Napoleon and the French Revolution Essay
Napoleon and the French Revolution
Some of history’s greatest rulers such as Peter the Great, Catherine the Great, Frederick the Great, and Joseph II have been considered to be enlightened despot. One of these was also Napoleon Bonaparte. They ways by which Napoleon has been considered to be a despot are through his economic policies, religious and educational policies, and the Code Napoleon.
The term “enlightened despot” has been used to describe many great rulers, but it might be misinterpreted. The word “enlightened” means to be influenced by the values and ideas of the Enlightenment. Also, the word “despot” is defined as to exercise dictatorial authority. Considering the definitions of these two words, the term “enlightened despot” would be defined as a person who believes to be influenced by the ideas of Enlightenment and exercises authority similar to that of a dictator.
Napoleon had many accomplishments through his economic policies, such as establishing the Bank of France and reorganizing and centralizing tax collection. He also established the Continental System, which attempted to block England from continental trade. Napoleon also put into effect the Berlin Decree in 1816, which prohibited trade with England. In 1807, the Milan Decree was passed which stated that any ship which traded or even been stopped by the British Navy was to be confiscated. French manufacturing was wholly unable to makeup for the loss of British goods. Soon afterwards, the French manufacturers and merchants began to resent the restrictions. Napoleon regarded his allies and conquered territories as a source for raw materials, conscripts, and a market for French goods. Eventually, Napoleon’s economic policies contributed to his fall.
Religious and educational policies were also part of Napoleon’s accomplishments, which lead for him to be the greatest enlightened despot. One of the religious policies was the Concordat of 1801, which gave the Catholic Church special status. The Concordat also gave power to the government to nominate bishops who then had the power to appoint the priests. One of Napoleon’s educational policies was the establishment of the Lycées, which were state run elite secondary schools. The curriculum was to glorify Napoleon and teach obedience. He also founded the École Polytechnique, which was an engineering school.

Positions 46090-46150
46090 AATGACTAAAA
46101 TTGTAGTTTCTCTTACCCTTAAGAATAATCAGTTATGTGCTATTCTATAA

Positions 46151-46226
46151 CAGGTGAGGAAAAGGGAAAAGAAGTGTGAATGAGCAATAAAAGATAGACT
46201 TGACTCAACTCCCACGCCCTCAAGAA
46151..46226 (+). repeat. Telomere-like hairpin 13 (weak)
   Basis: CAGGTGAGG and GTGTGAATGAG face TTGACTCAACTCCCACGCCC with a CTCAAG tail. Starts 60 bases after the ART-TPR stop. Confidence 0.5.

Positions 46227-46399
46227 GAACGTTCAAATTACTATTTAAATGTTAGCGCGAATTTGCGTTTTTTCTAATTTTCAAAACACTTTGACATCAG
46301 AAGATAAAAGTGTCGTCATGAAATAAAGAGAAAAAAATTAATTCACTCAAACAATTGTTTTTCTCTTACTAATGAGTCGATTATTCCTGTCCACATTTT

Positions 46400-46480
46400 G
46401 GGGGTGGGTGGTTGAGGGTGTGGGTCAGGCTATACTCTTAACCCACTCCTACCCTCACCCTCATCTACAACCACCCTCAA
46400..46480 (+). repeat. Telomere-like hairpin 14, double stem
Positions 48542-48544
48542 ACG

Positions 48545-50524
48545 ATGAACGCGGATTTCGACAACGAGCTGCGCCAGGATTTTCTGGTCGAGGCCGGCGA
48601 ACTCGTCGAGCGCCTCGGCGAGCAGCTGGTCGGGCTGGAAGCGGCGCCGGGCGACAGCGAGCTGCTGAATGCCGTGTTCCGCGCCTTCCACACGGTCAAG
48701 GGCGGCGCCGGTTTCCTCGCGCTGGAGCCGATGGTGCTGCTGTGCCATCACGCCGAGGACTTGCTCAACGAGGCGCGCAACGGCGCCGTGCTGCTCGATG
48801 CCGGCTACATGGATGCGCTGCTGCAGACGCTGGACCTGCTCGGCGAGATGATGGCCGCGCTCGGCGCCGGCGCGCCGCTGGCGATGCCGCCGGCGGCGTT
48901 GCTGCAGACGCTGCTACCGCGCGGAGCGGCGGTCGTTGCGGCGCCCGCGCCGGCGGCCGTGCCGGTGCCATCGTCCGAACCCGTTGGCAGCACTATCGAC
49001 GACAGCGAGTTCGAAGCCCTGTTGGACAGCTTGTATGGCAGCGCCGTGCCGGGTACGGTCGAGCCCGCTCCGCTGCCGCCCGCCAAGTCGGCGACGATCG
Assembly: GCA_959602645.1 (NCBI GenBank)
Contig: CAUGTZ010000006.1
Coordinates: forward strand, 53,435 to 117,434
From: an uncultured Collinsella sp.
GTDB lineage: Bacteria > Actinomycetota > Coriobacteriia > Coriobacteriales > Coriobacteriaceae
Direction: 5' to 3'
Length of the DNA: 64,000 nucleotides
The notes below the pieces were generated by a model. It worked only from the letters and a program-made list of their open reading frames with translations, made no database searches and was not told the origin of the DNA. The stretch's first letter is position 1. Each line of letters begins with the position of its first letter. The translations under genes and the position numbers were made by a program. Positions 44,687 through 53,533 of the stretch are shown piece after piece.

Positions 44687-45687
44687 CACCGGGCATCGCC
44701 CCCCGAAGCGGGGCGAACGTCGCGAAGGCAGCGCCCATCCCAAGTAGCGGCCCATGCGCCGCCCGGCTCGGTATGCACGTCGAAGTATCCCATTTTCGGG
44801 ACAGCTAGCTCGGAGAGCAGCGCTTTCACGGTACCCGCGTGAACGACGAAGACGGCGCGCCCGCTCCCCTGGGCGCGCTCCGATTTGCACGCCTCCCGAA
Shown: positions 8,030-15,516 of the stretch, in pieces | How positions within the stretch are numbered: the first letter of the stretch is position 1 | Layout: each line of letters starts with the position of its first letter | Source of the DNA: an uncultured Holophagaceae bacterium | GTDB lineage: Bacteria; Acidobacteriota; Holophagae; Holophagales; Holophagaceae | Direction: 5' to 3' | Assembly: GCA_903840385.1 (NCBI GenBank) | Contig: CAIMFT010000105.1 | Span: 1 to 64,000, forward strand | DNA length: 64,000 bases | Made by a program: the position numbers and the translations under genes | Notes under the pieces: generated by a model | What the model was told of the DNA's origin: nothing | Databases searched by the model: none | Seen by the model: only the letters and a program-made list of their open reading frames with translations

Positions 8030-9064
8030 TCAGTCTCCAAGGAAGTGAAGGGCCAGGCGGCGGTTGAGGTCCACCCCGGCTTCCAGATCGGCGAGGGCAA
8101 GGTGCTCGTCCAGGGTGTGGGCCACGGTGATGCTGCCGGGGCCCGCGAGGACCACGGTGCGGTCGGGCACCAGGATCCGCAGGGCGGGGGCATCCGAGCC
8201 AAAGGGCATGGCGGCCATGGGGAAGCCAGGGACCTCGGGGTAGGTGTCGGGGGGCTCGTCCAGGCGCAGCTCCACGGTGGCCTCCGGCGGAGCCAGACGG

The final way by, which Napoleon became a despot, is through his Code Napoleon. It codified and reconciled the customary law of northern France with Roman law of the South. The Code Napoleon also provided equality of all before the law, religious freedom, and “freedom of work,” which reaffirmed the Le Chapelier law banning workers’ associations. A benefit of the Code Napoleon was that workers were not allowed to strike and were required to carry passports that could be checked by government officials or employers. Napoleon could be considered a sexist because the
Code stated that a woman’s income would pass to her husband’s family and not to hers. Another thing was that women workers’ wages did not belong to them; instead it belonged to their husband. Napoleon said, “In France, women are considered too highly. They should not be regarded as equal to men. In reality they are nothing more than machines for producing children.” This is an example of Napoleon’s discrimination towards women, which also relates to him being an enlightened despot.
Rulers such as Peter the Great, Catherine the Great, Frederick the Great, and Joseph II have all been considered to be enlightened despots, but Napoleon Bonaparte is known to be the greatest enlightened despot until today. In a pattern similar to other despots, the people of France loved Napoleon at first, but enough they began to hate him. The ways through which he became the greatest enlightened despot are economic policies, religious and education policies, and the Code Napoleon. Only time will be able to show us if there a greater enlightened despot than Napoleon Bonaparte.